Targeting Cardiac Metabolism for Therapy in Heart Failure: Will It Work?

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Abstract

Objectives.

This study sought to assess whether the long-term addition of trimetazidine to conventional treatment could improve functional class, exercise tolerance, and left ventricular (LV) function in patients with heart failure (HF).

Background.

Previous small studies have shown that trimetazidine may be beneficial in terms of preservation of LV function and control of symptoms in patients with postischemic HF.

Methods.

Fifty-five patients with HF were randomly allocated in an open-label fashion to either conventional therapy plus trimetazidine (20 mg 3 times daily) (28 patients) or conventional therapy alone (27 patients). Mean follow-up was 13±3 months. At study entry and at follow-up, all patients underwent exercise testing and 2-dimensional echocardiography. Among other parameters, New York Heart Association (NYHA) functional class and ejection fraction (EF) were evaluated.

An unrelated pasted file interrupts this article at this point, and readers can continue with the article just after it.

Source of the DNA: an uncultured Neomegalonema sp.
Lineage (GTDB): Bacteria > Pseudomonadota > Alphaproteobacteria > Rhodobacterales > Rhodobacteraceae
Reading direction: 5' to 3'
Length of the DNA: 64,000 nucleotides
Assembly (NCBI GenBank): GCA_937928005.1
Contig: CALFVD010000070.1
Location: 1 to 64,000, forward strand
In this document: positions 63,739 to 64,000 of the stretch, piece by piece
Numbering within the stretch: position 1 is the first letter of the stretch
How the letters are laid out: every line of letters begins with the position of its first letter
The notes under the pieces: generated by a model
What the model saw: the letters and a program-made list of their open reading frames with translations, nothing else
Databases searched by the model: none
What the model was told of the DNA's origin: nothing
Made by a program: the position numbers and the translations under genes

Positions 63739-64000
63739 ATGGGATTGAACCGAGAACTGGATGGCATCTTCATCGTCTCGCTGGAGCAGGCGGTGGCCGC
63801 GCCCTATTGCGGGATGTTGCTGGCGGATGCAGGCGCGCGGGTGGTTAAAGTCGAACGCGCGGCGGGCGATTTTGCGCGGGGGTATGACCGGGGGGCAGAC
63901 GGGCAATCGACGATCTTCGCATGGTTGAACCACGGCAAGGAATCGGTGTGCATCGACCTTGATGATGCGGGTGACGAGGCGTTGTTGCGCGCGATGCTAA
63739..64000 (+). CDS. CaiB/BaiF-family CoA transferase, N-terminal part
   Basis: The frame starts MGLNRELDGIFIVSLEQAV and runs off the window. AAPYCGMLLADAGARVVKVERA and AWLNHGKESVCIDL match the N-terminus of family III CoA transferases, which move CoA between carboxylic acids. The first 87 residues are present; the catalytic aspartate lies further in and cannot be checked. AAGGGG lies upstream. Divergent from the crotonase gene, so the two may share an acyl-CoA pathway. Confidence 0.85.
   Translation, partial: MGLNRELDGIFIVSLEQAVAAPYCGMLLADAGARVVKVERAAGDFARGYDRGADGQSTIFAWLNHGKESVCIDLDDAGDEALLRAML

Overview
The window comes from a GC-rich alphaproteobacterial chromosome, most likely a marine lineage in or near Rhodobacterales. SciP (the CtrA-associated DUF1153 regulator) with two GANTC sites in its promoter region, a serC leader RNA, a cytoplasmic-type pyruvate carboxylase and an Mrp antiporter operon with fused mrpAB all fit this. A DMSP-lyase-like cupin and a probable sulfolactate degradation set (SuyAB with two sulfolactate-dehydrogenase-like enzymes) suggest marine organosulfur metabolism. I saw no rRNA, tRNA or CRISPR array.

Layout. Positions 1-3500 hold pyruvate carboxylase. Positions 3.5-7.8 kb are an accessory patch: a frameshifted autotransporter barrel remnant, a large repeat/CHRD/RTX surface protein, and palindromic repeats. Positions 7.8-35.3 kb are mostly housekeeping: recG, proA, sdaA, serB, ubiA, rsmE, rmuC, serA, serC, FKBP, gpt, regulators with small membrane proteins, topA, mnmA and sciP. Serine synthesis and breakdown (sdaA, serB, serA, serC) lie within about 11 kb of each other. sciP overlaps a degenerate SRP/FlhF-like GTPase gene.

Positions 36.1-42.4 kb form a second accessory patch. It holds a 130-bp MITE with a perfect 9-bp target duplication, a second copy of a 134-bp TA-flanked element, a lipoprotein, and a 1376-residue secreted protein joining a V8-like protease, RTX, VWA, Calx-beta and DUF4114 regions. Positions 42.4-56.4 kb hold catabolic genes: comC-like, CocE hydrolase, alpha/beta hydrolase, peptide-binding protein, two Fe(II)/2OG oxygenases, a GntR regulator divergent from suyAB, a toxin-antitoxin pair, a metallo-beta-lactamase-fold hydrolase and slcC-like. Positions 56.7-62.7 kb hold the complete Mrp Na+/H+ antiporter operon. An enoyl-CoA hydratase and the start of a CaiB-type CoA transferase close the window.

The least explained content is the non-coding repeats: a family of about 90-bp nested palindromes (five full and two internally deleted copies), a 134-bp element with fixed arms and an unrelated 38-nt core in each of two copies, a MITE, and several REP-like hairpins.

Results.

In the trimetazidine group, NYHA functional class significantly improved compared with the conventional therapy group (P<.0001). Treatment with trimetazidine significantly decreased LV end-systolic volume (from 98±36 mL to 81±27 mL; P=.04) and increased EF from 36%±7% to 43%±10% (P=.002). In contrast, in the conventional-therapy group both LV end-diastolic and -systolic volumes increased from 142±43 mL to 156±63 mL; P=.2, and from 86±34 mL to 104±52 mL; P=.1, respectively; accordingly, EF significantly decreased from 38%±7% to 34%±7% (P=.02).

Conclusions.

Long-term trimetazidine improves functional class and LV function in patients with HF. This benefit contrasts with the natural history of the disease, as shown by the decrease of EF in patients on standard HF therapy alone.

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